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Buachaill, Barrister
Category: Law
Satisfied Customers: 10983
Experience:  Barrister 17 years experience
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I'm an EU national, have lived in the UK years, and want to

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I'm an EU national, have lived in the UK for 11 years, and want to become naturalised.
When I first arrived in the UK in 2005, I worked as an au pair, and knew little about immigration regulations (other than the fact that I was legally allowed to be and work in the country with my EU passport). This means that for around 2 years I worked without having registered for WRS, and without a National Insurance Number. My employers at the time assured me that I didn't need to do anything. I was paid very small amounts of pocket money (so never exceeded what I now know was the tax-free personal allowance).
Whilst I appreciate that ignorance is not an excuse, I was wondering how I should explain this period, and whether it will jeopardise my application?

1. You are worrying unduly here. There is no need to explain every period you were living in the UK. What is important is that during the last five years you were living lawfully in the Uk and can explain that period. You can get UK citizenship based upon living lawfully in the UK for five years continuously and effectively. However, the first thing you need to do is to get a Permanent Residence Card. This is necessary to show that you have been living in the UK visa free for one year before you make your UK citizenship application. If you don't already have a Permanent Residence card, you need to apply for one immediately and to hold it for one year Here is a link to a page on the UK Government website which explains how to apply and with a link to the application form

2. Be aware additionally, that you either need to have been paying National Insurance contributions for these five years or else you need to have had private medical health insurance. So, if you are not working, you need to get private health insurance cover.

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Customer: replied 1 year ago.
Hi,Thanks very much for your response. Whilst I find it comforting indeed, I can't say it's enough to allay my worries.If I understand correctly, the requirement to declare one's employment history for either the most recent 10 years, or since first entry to the UK is primarily connected to the good character requirement, i.e. it serves to reveal whether the applicant may have fallen foul of any other government departments' regulations (so, for example, working an illegal number of hours etc.). If I declare my pre-WRS and pre-NIN work activity and the HO cross references with HMRC, there'll be no record of any tax or national insurance contributions, or WRS registration (regardless of the fact the scheme has been ruled unlawful) - which seems more than likely to raise doubts over my record (again, regardless of the fact that I am unlikely, in practice, to be in any tax arrears).Could you clarify what gives you the confidence that this situation will not affect my application?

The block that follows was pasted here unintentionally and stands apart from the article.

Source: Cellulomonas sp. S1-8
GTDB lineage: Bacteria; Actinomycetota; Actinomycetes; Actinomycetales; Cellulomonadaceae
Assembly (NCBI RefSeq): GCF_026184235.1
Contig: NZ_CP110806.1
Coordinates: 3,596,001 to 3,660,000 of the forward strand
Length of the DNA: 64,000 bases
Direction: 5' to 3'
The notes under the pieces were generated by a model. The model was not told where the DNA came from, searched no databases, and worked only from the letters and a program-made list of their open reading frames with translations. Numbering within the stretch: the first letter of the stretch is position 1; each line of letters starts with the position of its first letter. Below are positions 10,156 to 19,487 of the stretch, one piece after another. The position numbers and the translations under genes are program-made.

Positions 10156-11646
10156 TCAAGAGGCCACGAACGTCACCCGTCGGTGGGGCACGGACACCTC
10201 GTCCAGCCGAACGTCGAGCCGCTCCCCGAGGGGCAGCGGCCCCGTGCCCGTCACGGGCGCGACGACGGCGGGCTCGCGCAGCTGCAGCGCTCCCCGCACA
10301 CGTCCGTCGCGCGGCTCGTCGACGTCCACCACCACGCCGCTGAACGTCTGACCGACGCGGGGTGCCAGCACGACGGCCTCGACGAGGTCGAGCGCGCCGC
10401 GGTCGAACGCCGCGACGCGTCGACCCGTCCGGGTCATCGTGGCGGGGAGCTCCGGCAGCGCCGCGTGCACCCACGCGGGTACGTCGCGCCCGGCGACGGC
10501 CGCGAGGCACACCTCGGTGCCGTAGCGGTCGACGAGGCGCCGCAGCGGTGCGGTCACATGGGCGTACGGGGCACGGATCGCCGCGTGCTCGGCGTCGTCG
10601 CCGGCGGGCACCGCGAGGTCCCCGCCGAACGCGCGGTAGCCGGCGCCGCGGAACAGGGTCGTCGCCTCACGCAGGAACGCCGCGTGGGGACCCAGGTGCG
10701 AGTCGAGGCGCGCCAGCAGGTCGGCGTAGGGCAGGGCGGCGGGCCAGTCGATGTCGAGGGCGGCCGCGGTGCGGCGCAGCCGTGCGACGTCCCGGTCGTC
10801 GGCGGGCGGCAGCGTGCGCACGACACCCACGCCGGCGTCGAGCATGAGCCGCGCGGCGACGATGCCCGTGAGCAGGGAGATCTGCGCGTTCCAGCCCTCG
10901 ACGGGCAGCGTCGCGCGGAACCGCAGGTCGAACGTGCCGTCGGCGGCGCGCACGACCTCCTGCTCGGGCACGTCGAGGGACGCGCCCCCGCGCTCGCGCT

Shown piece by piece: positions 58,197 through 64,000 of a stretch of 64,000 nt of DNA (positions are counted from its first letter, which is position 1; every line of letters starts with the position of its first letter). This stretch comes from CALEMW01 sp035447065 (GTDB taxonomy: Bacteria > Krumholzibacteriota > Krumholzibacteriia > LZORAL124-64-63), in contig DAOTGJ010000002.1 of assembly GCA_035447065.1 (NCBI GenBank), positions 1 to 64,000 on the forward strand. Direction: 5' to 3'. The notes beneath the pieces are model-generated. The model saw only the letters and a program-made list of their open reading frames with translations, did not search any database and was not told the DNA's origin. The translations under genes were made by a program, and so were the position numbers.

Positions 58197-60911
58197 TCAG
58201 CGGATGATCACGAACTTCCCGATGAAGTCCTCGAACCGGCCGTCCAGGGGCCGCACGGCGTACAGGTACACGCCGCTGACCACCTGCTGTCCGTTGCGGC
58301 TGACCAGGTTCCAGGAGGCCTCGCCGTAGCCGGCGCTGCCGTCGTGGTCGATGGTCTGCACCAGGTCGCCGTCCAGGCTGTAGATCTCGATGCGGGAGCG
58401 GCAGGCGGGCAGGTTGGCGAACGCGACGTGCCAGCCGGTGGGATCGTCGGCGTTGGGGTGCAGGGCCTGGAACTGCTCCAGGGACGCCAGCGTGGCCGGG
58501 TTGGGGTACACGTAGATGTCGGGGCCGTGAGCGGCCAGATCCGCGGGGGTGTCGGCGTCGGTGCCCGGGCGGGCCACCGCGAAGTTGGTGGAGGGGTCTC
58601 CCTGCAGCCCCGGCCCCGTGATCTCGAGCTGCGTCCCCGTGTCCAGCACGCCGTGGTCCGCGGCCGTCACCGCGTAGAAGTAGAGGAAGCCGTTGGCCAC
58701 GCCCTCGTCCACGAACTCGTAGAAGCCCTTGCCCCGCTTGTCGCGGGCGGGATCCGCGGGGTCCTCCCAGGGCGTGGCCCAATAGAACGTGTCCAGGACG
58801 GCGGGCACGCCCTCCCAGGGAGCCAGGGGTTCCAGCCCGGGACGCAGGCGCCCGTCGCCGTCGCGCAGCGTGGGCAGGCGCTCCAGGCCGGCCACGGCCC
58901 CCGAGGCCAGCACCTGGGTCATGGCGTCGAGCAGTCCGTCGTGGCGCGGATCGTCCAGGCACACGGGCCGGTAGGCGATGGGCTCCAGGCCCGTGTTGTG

4. You can make the argument that everything goes to the issue of good character. However, I have never known someone to be refused citizenship merely for breaches of WRS registration or technical breaches of the law which go back more than five years. Under the heading of "good character" people who have had criminal convictions within the last three years have them ignored if the sentence is less than a custodial sentence. For example, someone who gets a large fine for dangerous driving still gets their citizenship even though the sentence is still less than a year old. Similarly even people who get a three month sentence have this ignored after three years have elapsed. Accordingly, I consider it a bit ludicrous that you would be refused on the basis of "good character" when you are referring to something which is 12/13 years old and for which you were never convicted of anything. It is for this reason, I have told you that you are worrying unduly. There is an adage of Mark Twain, that "I am an old man now, and I have had a life full of troubles - most of which never happened!"

Customer: replied 1 year ago.
Hi,Thank you very much. Is your advice then to simply declare the period fully with no pre-emptive explanation of potential HMRC discrepancies?

5. Just fill in the form. Don't be foolish and start explaining things which have little or no relevance to the issue of whether you will get citizenship. Authorities just don't have the time to check every detail. If they checked this type of thing with every application, the work just would never get done!

Customer: replied 1 year ago.
That's great, thank you for your help.

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